Audiobooks – 11/7

Hola Audiophiles! It’s my cousin’s wedding week and things are un poquito hectic right now! What is sleep?! Before I descend into a cloud of hairspray, bobby pins, and chiffon, let me tell you about some of the audiobooks I’m most jazzed about this week.

Ready? Let’s audio.

New Releases – November 7 (publisher’s descriptions in quotes)

The fall book deluge continues! There are too many new releases to cover here, so here are a few buzzy titles out this week that probs don’t need an introduction:

Now here are some others that may or may not be on your radar, but should be.

on swift horsesOn Swift Horses by Shannon Pufahl, narrated by Cassandra Campbell and MacLeod Andrews – This suburban western has a special place in my heart; it’s based in part in San Diego and Tijuana, my hometown and the border town where I still spend a lot of my time. “A lonely newlywed and her wayward brother-in-law follow divergent and dangerous paths through the postwar American West.” Real talk: I didn’t think this sounded very interesting when I first read the blurb, and that was short-sighted of me. It’s a beautiful read!

The Book of Lost Saints by Daniel Jose Older, narrated by Sofia Quintero – EEK I’ve never read Daniel Jose Older but I’ve been meaning to for such a long time! This “evocative multigenerational Cuban-American family story of revolution, loss, and family bonds” rings so many of my bells, y’all! The ghost of a woman who went missing during the Cuban Revolution comes back to haunt her nephew in present-day Jersey in the hopes that she can guide him to unearth their panful family history.

  • Narrator Note: I don’t know much about Sofia Quintero, or whether this narrator is the same Sofia Quintero who’s a writer, activist, educator, comedienne, and speaker. What I do know is that they got someone with the perfect accent to read a book about Cubanos (Quintero may not or may not be Cuban, of course, but it works). Authenticity!

the deep rivers solomonThe Deep by Rivers Solomon, Daveed Diggs, William Hutson, and Jonathan Snipes, narrated by Daveed Diggs – This novella was inspired by the song “The Deep” by David Digg’s rap group clipping. In it, “water-breathing descendants of African slave women tossed overboard have built their own underwater society—and must reclaim the memories of their past to shape their future.” Yep, gonna need that in my life.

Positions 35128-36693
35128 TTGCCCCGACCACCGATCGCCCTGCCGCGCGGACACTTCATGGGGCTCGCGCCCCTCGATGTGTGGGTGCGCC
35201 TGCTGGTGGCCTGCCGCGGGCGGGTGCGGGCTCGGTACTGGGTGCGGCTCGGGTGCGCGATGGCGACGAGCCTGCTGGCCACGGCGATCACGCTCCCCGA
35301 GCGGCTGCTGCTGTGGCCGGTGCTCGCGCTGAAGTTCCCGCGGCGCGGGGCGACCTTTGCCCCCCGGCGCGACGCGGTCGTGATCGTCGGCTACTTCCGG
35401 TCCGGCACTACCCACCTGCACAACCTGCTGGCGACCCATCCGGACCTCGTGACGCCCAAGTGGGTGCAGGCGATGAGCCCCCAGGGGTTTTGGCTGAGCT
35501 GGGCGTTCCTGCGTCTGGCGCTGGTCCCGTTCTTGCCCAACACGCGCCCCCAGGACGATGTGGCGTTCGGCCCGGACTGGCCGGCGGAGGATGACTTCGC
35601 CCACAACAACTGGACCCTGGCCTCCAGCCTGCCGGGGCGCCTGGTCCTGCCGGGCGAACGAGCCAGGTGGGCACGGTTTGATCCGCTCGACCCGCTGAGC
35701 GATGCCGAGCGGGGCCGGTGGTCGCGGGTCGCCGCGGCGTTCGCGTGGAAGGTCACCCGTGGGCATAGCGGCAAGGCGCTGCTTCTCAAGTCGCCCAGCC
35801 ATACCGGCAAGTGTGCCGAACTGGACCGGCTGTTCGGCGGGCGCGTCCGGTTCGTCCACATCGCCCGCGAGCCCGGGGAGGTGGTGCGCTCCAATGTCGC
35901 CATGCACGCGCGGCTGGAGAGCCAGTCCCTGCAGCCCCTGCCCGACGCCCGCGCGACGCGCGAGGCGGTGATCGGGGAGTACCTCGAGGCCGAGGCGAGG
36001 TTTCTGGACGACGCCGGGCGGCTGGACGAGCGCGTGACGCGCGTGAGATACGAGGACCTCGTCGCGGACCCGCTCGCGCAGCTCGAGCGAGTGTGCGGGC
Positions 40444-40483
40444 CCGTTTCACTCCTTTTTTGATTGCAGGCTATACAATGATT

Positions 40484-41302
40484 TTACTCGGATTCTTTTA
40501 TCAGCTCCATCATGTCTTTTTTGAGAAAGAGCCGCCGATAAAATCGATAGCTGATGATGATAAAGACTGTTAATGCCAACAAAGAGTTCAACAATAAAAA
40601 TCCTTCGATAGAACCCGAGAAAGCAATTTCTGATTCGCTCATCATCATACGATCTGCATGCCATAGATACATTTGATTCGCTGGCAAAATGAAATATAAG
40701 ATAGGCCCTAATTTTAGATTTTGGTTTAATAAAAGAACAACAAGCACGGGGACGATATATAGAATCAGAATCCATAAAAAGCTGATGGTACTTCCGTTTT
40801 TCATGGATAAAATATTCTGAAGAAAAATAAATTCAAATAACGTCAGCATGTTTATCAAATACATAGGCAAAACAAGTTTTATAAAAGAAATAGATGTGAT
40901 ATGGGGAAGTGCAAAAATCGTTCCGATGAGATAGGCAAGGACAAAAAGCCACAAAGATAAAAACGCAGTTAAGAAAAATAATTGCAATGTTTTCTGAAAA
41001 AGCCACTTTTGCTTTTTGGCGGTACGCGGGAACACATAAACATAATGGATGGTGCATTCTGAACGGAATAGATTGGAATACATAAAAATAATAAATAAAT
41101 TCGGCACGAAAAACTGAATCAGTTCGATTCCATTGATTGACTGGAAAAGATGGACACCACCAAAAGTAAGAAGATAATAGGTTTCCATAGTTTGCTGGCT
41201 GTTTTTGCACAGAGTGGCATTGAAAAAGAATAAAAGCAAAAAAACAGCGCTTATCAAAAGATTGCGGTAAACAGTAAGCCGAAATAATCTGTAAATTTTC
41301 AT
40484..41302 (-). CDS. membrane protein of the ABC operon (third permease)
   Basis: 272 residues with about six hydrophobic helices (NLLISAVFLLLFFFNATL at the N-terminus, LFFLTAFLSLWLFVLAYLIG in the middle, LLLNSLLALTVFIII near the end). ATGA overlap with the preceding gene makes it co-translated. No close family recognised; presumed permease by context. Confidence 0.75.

• Narrator note. Daveed! Diggs!

The Great Pretender: The Undercover Mission That Changed Our Understanding of Madness by Susannah Cahalan, narrated by Christie Moreau, Susannah Cahalan – This history of our handling of mental illness starts with a dive into a decades-long mystery that dates back to 1970: a Stanford psychologist and seven other “sane, normal, well-adjusted members of society” went undercover into asylums around the country to investigate the quality and legitimacy of the psychiatric care given therein. “Forced to remain inside until they’d ‘proven’ themselves sane, all eight emerged with alarming diagnoses and even more troubling stories of their treatment.” WHAT?!

  • Narrator Note: When I hear Christie Moreau’s voice, I keep thinking of the word “fresh.” It’s clear, upbeat… ya know, fresh!
  • Related: If you haven’t read Brain on Fire, that is worth a read, too. You’ll understand why this subject matter is of particular interest to Susan Cahalan.

Latest Listens

I’ve been all over the place with my audio habits this week and haven’t finished any of the four books I have going, so I’m going to tell you about a title I read earlier this year. If you’re in the mood for a literary murder mystery, let me sell you on Drive Your Plow Over the Bones of the Dead by Olga Tocarczuk, translated by Antonia Lloyd-Jones, narrated by Beata Pozniak.

Our main character and narrator is Janina, a reclusive woman in a remote Polish village who minds the homes of bougie, well-to-do Polish residents when she’s not translating poetry or studying astrology. When a neighbor’s suspicious death is followed by several equally suspicious deaths, Janina is convinced that the killings are the handiwork of animals enacting vigilante justice on the vile men who hunted them. The book asks not so much who dunnit but why; it’s a real study in empathy, ageism, and man’s impact on the natural world.

I sampled it on audio this month and I’m now rereading it as a result. Hearing this story told in an authentic Polish accent is a treat on its own, but the best part is how Beata Pozniak takes such great pains to match her pitch and pace to the story. Her voice is a low and breathy whisper when a body is found and an angry, indignant yell when Janina is dismissed by the locals time and again. My only reservation here is that the narration is so slow, for me at least! I’ve sped up my listening speed to 1.5 and that seems to be the perfect fit.

From the Internets

Sometimes the audiobook experience is even better than the print/digital version! Here are some examples from Esquire.

Vulture rounds up the best Stephen King audiobooks

Over at the Riot

A roundup of the best Android apps for DRM-free audiobooks

My Read Harder buddy Tirzah put together this awesome piece on audiobooks narrated by Emily Woo Zeller. I love when you find a narrator you can depend on time and again!

A reminder that audiobooks make great gifts.

That’s all I got today! Shoot me an email at with audiobook feedback & questions or find me on Twitter and the gram @buenosdiazsd. Sign up for the In The Club newsletter, peep the Read Harder podcast, and watch me booktube every Friday too!

Stay bad & bookish, my friends.